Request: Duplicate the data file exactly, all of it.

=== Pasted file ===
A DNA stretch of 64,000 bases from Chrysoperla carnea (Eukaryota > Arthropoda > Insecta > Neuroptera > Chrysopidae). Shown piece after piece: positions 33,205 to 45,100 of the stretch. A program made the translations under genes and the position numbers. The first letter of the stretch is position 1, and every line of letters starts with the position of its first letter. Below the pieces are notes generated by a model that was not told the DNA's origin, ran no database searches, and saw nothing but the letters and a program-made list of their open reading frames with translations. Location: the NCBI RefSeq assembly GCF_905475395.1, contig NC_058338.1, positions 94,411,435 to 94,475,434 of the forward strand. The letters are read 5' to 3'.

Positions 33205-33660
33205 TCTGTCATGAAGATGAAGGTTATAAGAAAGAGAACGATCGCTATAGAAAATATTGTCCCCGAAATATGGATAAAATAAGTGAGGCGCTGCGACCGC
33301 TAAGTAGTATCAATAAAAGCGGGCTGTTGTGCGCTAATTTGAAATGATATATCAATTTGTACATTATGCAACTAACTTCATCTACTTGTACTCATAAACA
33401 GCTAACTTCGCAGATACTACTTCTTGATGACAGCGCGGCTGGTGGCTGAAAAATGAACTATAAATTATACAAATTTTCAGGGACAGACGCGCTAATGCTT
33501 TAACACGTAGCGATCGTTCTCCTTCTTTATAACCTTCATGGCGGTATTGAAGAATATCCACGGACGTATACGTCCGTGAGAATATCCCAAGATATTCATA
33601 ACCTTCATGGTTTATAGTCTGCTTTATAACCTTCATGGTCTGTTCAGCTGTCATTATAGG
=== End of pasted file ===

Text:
A DNA stretch of 64,000 bases from Chrysoperla carnea (Eukaryota > Arthropoda > Insecta > Neuroptera > Chrysopidae). Shown piece after piece: positions 33,205 to 45,100 of the stretch. A program made the translations under genes and the position numbers. The first letter of the stretch is position 1, and every line of letters starts with the position of its first letter. Below the pieces are notes generated by a model that was not told the DNA's origin, ran no database searches, and saw nothing but the letters and a program-made list of their open reading frames with translations. Location: the NCBI RefSeq assembly GCF_905475395.1, contig NC_058338.1, positions 94,411,435 to 94,475,434 of the forward strand. The letters are read 5' to 3'.

Positions 33205-33660
33205 TCTGTCATGAAGATGAAGGTTATAAGAAAGAGAACGATCGCTATAGAAAATATTGTCCCCGAAATATGGATAAAATAAGTGAGGCGCTGCGACCGC
33301 TAAGTAGTATCAATAAAAGCGGGCTGTTGTGCGCTAATTTGAAATGATATATCAATTTGTACATTATGCAACTAACTTCATCTACTTGTACTCATAAACA
33401 GCTAACTTCGCAGATACTACTTCTTGATGACAGCGCGGCTGGTGGCTGAAAAATGAACTATAAATTATACAAATTTTCAGGGACAGACGCGCTAATGCTT
33501 TAACACGTAGCGATCGTTCTCCTTCTTTATAACCTTCATGGCGGTATTGAAGAATATCCACGGACGTATACGTCCGTGAGAATATCCCAAGATATTCATA
33601 ACCTTCATGGTTTATAGTCTGCTTTATAACCTTCATGGTCTGTTCAGCTGTCATTATAGG